Just when he thought his Rugby World Cup dream was over, the Springboks pulled Grant Williams back in

South Africa's scrumhalf Grant Williams (R) walks on stage during the South Africa Rugby World Cup squad announcement in Johannesburg

Grant Williams thought his Rugby World Cup dream had gone up in smoke when he was stretchered off the field against Argentina at Ellis Park, but much to his relief he still secured his place in the Springbok squad. Picture: Phill Magakoe/AFP

Published Aug 11, 2023


For the entire week ahead of the Springboks’ World Cup squad announcement, Grant Williams had a nervousness about him because of the uncertainty of whether he was going to make the cut to go to France, or stay behind.

Because in his first start for the Boks at scrumhalf, he only lasted about 20 seconds against Argentina at Ellis Park before being wheeled off the pitch on a stretcher after sustaining a concussion.

It was an injury that came at an untimely stage in his career after he just started building momentum with the national team.

Williams (27) admitted that he felt his last chance had passed him by to make the cut after he sustained the concussion that kept him out of the final warm-up Test against Argentina in Buenos Aires.

“I built up game confidence against Australia and New Zealand and felt ready for the Argentina match, which was my first start in the Springbok jersey ... I felt prepared,” Williams said.

“Then it lasted 10 seconds. I battled with it last week (thinking that he wasn’t going to make it). It was probably the toughest challenge for me. I thought that the Argentina game would’ve been my only chance for a World Cup place.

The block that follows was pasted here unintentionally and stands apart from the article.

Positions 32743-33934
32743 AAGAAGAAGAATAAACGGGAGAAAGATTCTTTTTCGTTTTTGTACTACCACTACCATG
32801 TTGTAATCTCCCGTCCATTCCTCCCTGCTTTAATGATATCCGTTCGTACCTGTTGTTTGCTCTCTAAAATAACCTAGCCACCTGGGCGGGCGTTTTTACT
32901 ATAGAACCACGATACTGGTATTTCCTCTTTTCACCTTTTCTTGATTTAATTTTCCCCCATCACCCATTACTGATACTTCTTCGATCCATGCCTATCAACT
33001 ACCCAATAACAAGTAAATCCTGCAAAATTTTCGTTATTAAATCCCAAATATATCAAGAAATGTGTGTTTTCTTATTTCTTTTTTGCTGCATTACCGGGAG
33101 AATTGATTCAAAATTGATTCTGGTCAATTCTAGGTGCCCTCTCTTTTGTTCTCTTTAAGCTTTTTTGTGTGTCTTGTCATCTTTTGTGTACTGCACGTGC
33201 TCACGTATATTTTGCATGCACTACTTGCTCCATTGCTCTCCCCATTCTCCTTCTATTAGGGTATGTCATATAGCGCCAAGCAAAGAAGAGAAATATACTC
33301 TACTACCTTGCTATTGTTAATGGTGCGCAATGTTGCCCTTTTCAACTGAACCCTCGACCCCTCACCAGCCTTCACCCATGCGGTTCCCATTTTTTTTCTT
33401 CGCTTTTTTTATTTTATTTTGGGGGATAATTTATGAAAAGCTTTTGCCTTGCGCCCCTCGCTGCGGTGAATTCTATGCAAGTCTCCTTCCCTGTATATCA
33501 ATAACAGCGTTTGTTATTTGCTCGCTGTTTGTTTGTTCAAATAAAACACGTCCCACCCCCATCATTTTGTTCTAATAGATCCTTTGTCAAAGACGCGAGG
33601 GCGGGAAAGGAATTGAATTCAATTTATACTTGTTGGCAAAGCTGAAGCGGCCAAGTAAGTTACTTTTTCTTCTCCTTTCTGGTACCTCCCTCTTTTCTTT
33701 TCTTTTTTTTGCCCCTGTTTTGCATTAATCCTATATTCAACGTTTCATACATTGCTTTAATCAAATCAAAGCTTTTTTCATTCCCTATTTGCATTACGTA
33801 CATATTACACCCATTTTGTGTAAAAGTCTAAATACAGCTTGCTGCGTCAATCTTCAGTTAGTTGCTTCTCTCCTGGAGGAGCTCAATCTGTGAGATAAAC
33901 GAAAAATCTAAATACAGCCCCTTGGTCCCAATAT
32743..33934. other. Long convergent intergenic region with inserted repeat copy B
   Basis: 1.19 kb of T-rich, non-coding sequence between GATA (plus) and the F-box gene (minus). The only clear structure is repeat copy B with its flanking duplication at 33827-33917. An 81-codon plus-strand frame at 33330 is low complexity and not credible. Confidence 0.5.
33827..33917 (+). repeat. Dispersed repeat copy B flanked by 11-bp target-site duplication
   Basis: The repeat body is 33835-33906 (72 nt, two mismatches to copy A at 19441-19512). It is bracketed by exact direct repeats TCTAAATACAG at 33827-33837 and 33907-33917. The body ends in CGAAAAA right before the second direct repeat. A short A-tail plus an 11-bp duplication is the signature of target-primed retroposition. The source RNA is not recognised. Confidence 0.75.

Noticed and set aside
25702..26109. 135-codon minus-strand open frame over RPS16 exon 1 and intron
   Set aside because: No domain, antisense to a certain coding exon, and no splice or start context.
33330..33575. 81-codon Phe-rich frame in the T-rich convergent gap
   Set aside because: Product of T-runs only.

“God’s hand was over me. I can play, I can walk. Things could’ve turned out very differently.

“But I am standing here, and I made the World Cup squad. I still can’t put my finger on what exactly the feeling is that I am experiencing. But I am happy, and all glory goes to God.”

Williams did not take the conventional route to the Boks and his career had many turns, including various injuries, before he reached the top.

After school – he attended Paarl Gymnasium – he had to forge a path through the South African club rugby scene.

After playing for College Rovers in Durban in 2017, the Sharks finally plucked him out of amateur rugby and plunged him into the deep waters of professional rugby.

Luckily for Williams, he knew how to swim, and he safely navigated the rugby waters in Durban to become one of the established scrumhalves at the Sharks.

He has been pushing fellow Springbok Jaden Hendrikse for the starting berth at the coastal franchise, just like he has been doing at the Boks this year.

“The road I walked was not an easy one. There were stones and rocks ahead of me, but I had to work through them. I have to thank my family and the people from Paarl. They know my journey, and when things did not go too well, they supported me,” Williams said.

“I appreciate everyone who lent a hand, who helped when I needed it most. Thank you. I think Paarl is winning with myself, Frans (Malherbe), Canan (Moodie), and Kurt-Lee (Arendse) being included in the squad.

“I am looking forward to playing in France again. It is not a foreign place, as I’ve played there for the Sharks.

“We played against Toulouse in the Champions Cup quarter-final and it was an important match.

“The environment and atmosphere were amazing. I am looking forward to the World Cup.”


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